"Strong is the new skinny."
"Fit is the new skinny."
"Curvy is the new skinny."
As if we needed yet another standard to live up to replace skinny! #facepalm
Whilst thin may no longer be (quite as) in, we are now seeing a migration towards the fit ideal.
The fit ideal, or even the fit-with-curves ideal, are new ideals that are frequently celebrated and portrayed as "real". As in "real girls have muscles" or even the seemingly more inclusive (but clearly far less inclusive when said aloud) "real girls have muscles AND curves."
In all honesty, this new fit ideal is just another unrealistic and painfully limited aspiration of beauty - albeit disguised as health - that excludes the majority of women while pretending to accommodate them.
We really may as well be saying "SPIKY, SCALY, HERMAPHRODITIC, AND WITH RAINBOW DNA is the new skinny." It would be just as "inclusive".
When will we all just make peace with the fact that women come in a million different shapes, sizes, sexual orientations, colours, degrees of ability and disability, and body compositions, and that ALL of these bodies are OK?
By slightly shifting a narrow standard of beauty that places pressure on women to conform, with no regard given to which of the billion different and natural body types an individual was born with, we see the same obsessive, compulsive, unhealthy thoughts and behaviours that "the old skinny" standard generated - restrictive dieting, compulsive exercise, dangerous overtraining, and yes, body hate.
A-toned-ment: reps as penance for cake
Look around and you see it everywhere in popular culture images aimed at influencing women. No longer is the thin to anorexic model the epitome of beauty.
Nowadays its the lean, toned, muscular (but not too muscular) look, and curvy (but not too curvy) look, that's the desire of so many health-conscious women. Talk about a hard-to-hit target!
But this "thin-but-fit-but-with-curves-in-the-right-places-but-no-cellulite" ideal can generate a lot of anxiety and compulsive, unhealthy behaviours. Maybe even more so than the old "thin" ideal did.
Instead of, "I must restrict my food as much as possible", the new obsession is, "I must follow this clean eating and exercise plan as perfectly as possible." We have simply substituted one obsession for another.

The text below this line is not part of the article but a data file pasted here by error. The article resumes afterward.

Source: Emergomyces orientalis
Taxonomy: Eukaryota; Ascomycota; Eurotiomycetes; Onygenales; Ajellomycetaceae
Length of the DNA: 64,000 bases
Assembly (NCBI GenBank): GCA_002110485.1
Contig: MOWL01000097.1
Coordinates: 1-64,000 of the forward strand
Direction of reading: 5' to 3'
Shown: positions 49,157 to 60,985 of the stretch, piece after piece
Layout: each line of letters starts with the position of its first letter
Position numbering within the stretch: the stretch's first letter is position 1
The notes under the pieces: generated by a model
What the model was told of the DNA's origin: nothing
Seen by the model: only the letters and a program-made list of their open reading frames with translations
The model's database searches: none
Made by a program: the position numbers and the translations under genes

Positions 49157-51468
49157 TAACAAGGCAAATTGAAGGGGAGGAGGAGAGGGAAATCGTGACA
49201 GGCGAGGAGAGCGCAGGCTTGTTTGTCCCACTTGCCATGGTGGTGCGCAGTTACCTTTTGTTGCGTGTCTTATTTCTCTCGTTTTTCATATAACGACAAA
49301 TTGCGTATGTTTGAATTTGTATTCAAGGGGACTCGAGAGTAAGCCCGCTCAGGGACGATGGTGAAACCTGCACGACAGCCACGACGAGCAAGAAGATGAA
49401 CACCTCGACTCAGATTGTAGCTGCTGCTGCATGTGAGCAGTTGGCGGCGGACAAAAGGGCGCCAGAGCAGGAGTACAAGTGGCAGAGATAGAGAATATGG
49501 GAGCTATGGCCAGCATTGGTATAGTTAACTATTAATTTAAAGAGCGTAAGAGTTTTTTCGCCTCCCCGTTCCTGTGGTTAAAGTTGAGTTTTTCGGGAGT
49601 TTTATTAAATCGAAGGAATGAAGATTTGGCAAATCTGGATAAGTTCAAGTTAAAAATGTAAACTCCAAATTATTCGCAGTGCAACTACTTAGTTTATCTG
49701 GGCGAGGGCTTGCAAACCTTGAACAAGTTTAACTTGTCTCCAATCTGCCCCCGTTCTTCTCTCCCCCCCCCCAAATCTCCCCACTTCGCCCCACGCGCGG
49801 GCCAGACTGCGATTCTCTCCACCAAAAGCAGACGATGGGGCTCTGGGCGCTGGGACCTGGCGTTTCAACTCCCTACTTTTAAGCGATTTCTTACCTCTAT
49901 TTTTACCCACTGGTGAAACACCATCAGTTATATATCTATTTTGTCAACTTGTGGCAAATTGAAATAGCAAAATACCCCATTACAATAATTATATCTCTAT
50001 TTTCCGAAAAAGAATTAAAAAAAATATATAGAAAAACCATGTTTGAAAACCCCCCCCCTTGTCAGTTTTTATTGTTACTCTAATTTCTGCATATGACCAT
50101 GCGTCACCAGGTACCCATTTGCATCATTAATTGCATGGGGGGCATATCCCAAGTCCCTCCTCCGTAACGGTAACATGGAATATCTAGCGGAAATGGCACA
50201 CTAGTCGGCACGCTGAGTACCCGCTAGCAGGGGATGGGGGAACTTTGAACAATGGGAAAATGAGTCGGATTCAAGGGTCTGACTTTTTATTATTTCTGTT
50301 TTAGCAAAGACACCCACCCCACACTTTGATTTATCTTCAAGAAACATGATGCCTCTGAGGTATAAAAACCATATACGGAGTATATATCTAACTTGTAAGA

It's still an approach to weight control. It's still disordered.
In fact, this new incarnation of dieting is arguably more dangerous than its predecessor because it's done in the name of "health". The relentless pursuit of a toned and fit body under the guise of health is just as potentially damaging as the pursuit of thinness for the sake of beauty.
There are a number of ways dieting can be hidden under the guise of health - also known as "I'm not dieting"-dieting. You can read 11 of them here.
Although good ol' dietary restriction is still a big part of this new game, we are now seeing some newer dieting behaviours, mainly focussed on exercise as penance for eating "bad" foods.
- Exercise in the form of weights.
- Exercise in the form of running.
- Exercise in the form of Crossfit.
- Exercise that is not only intended to burn calories, but to shape, tone, and trim down to that perfect new "fit" ideal, too.
- Exercise that is done because our bodies are "not yet good enough".
- Exercise as penance. Exercise as a means to an end, rather than exercise for pleasure, enjoyment... and the true physical, mental and spiritual health this fun kind of exercise automatically brings.
Look, I love resistance training. My trainer is the best. He's also my friend and our sessions are more of a soul revival featuring quality heart-to-heart conversation, than they are exercise.
Resistance training has made me strong, able to carry my tantrum-throwing toddler across the never-ending carpark at Bunnings without slipping a disc. The problem isn't with resistance training, Crossfit, or any form of exercise.
The problem arises when exercise is used as a tool to try to live up to the new "fit" beauty ideal. Which at the end of the day, is still very wrapped up in controlling our weight (just with some added muscle).
And THIS is the problem with "the new skinny."
Because as long as we're engaged in any behaviour designed to control our weight - be it food- or exercise- related, or even just stressing about what foods we should be avoiding even if we're still eating them (otherwise known as emotional restriction)...
...we are still on that same old dieting treadmill. That same old diet cycle that has been repeatedly proven to cause physical, emotional and mental damage, some of it permanent.
So watch out for this modern form of dieting and the inane "new skinny" memes that promote it. Eating and working out just to fit the "fit" beauty ideal is form of dieting that's disguised as health, but that brings about anything but.
And it upholds the expectation that women and femmes are still meant to appease the (newly fitness-conscious) male gaze.
Strong doesn't have to be the new skinny, or the new anything. I love strength training for the many health benefits it gives me that have nothing to do with how I look. The last thing I want is for it to become another shackle keeping me in a perpetual battle with yet another set of impossible beauty standards.
This article was updated on 7 January 2021.